Hundreds of prescription drugs go missing from hospitals in Tayside

January 21 2016

Hundreds of prescription drugs have gone missing from Tayside hospitals. Dozens of different substances have disappeared ranging from simple painkillers to well-known narcotic substitutes since April 2011. Among them was a box of mifepristone, a drug typically used in abortions, along with vials of ketamine, an anaesthetic and analgesic drug used illicitly as a hallucinogen. Between April 2013 and April 2014, 20 different substances went missing from hospitals across the region. These included heroin substitute methadone and 14.25ml of morphine. An NHS Tayside spokeswoman said the impact on its budget was minimal. She added: “We have robust procedures in place so that when medicines appear to be missing immediate action is taken. “Follow-up investigation or actions are taken where considered necessary and this may involve contacting the police.”

UK & World

One in five antibiotic prescriptions by GPs ‘inappropriate’

February 27 2018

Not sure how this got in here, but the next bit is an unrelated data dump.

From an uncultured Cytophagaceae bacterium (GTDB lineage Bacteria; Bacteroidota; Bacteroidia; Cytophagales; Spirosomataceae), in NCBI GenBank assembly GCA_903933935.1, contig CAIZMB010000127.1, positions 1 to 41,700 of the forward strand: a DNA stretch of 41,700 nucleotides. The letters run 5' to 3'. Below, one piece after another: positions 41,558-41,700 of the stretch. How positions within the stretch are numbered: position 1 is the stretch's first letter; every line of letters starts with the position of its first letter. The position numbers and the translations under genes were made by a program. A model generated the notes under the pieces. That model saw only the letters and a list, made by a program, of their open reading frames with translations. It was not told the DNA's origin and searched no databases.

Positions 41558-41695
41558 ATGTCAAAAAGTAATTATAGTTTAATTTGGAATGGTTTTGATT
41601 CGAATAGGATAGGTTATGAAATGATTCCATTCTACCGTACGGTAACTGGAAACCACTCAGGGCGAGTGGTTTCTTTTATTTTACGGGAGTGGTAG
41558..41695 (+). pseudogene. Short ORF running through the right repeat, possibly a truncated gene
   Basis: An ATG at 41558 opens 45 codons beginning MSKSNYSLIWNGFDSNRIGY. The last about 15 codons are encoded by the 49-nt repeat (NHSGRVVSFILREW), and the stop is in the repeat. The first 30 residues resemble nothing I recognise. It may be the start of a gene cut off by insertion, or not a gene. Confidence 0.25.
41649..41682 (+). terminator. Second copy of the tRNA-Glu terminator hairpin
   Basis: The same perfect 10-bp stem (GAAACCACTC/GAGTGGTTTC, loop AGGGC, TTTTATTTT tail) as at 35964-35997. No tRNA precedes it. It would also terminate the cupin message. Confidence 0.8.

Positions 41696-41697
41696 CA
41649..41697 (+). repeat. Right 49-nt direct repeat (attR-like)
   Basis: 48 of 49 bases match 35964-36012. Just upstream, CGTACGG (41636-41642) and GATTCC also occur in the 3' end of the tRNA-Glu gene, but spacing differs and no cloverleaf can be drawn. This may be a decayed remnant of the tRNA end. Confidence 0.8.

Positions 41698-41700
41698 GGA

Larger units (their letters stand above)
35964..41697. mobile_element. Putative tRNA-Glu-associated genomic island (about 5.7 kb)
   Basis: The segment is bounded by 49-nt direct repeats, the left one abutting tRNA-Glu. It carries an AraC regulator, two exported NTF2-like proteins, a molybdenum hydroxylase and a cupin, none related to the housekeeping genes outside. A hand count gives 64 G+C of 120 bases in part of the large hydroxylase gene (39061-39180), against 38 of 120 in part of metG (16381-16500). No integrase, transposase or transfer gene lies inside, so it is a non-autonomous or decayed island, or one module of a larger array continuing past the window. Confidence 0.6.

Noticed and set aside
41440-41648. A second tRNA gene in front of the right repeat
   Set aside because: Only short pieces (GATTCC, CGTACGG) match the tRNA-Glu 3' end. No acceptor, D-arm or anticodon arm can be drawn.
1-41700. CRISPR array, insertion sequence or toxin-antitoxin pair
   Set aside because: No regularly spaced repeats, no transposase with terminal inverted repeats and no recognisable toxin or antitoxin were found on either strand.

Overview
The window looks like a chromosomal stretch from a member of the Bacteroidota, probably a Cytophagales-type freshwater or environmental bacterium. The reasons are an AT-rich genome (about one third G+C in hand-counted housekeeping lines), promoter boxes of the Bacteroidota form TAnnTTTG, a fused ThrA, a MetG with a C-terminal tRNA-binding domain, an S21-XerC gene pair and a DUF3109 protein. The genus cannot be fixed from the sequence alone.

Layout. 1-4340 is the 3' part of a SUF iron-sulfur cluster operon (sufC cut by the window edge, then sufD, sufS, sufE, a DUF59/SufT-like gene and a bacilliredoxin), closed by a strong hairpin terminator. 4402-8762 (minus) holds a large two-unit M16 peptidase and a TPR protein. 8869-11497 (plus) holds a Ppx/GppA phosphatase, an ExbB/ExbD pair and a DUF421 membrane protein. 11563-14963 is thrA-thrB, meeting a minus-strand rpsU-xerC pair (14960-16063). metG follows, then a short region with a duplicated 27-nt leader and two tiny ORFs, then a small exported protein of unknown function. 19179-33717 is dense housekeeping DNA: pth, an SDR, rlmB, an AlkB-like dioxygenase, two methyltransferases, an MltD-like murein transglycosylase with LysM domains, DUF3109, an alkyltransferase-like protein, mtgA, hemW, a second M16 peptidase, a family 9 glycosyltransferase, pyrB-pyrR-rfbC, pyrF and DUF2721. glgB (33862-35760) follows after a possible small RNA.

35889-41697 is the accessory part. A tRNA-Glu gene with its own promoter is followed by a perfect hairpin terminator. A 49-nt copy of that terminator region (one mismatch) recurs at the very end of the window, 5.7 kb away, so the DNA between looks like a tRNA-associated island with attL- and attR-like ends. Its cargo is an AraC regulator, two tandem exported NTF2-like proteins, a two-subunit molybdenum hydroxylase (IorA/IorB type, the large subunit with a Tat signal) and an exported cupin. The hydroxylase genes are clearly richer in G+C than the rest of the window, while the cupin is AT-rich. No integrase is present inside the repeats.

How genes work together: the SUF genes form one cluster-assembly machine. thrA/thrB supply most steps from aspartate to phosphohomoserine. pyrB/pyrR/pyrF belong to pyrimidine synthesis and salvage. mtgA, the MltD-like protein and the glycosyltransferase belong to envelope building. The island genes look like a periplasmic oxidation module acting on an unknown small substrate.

As many as one in five prescriptions for antibiotics written by GPs may be “inappropriate”, health officials have said.Public Health England (PHE) warned that using antibiotics when they are not needed “threatens their long-term effectiveness” as it published new research estimating that 20% of all antibiotic prescriptions written in primary care in England are inappropriate.It said that to align with ambitions to cut levels of inappropriate prescribing in half, prescribing rates should reduce by 10% in the next two years.Health experts have previously warned that resistance to antimicrobial drugs could cause a bigger threat to mankind than cancer.In recent years, the UK has led a drive to raise global awareness of the threat posed to modern medicine by antimicrobial resistance.Around 700,000 people around the world die annually due to drug-resistant infections including tuberculosis (TB), HIV and malaria.If no action is taken, it has been estimated that drug-resistant infections will kill 10 million people a year by 2050.The new research articles, published in a supplement to the Journal of Antimicrobial Chemotherapy, found that antibiotic prescribing rates varied substantially between GP practices, which the authors said means that there is potential to reduce prescribing in at least some practices.They found that the majority of antibiotic prescriptions in English primary care were for infections of the respiratory and urinary tracts – but in almost one-third of all prescriptions no clinical justification was documented. PHE medical director Professor Paul Cosford said: “Using antibiotics when you don’t need them threatens their long term effectiveness and we all have a part to play to ensure they continue to help us, our families and communities in the future. “This publication highlights the role GPs can play and I urge all practices to look at ways they can reduce their inappropriate prescribing levels to help make sure the antibiotics that save lives today can save lives tomorrow.”Health Secretary, Jeremy Hunt said: “Drug-resistant infections are one of the biggest threats to modern medicine and inappropriate prescribing of antibiotics is only exacerbating this problem. “We are leading the world in our response — since 2012, antibiotics prescribing in England is down by 5% and we’ve invested more than £615 million at home and abroad in research, development and surveillance. But we need to go further and faster otherwise we risk a world where superbugs kill more people a year than cancer and routine operations become too dangerous.” Professor Helen Stokes-Lampard, chairwoman of the Royal College of GPs, said: “Today’s figures are extremely disappointing but they must not be used as an excuse for criticising GPs who are working their hardest to reduce antibiotic prescribing, whilst grappling with countless other workload pressures and a shortage of GPs.“If GPs do prescribe antibiotics, it is because, in their expert opinion, they are the most appropriate treatment available, given the unique circumstances of the patients before us. However we are still coming under considerable pressure from some patients who need to understand that antibiotics are not a ‘catch all’ for every illness.“Antibiotics are excellent drugs when used appropriately, and for many bacterial infections there is no alternative.“But antimicrobial resistance is now a major global health threat and responsibility for tackling this does not lie solely at the door of GPs – the whole of society must play its part.”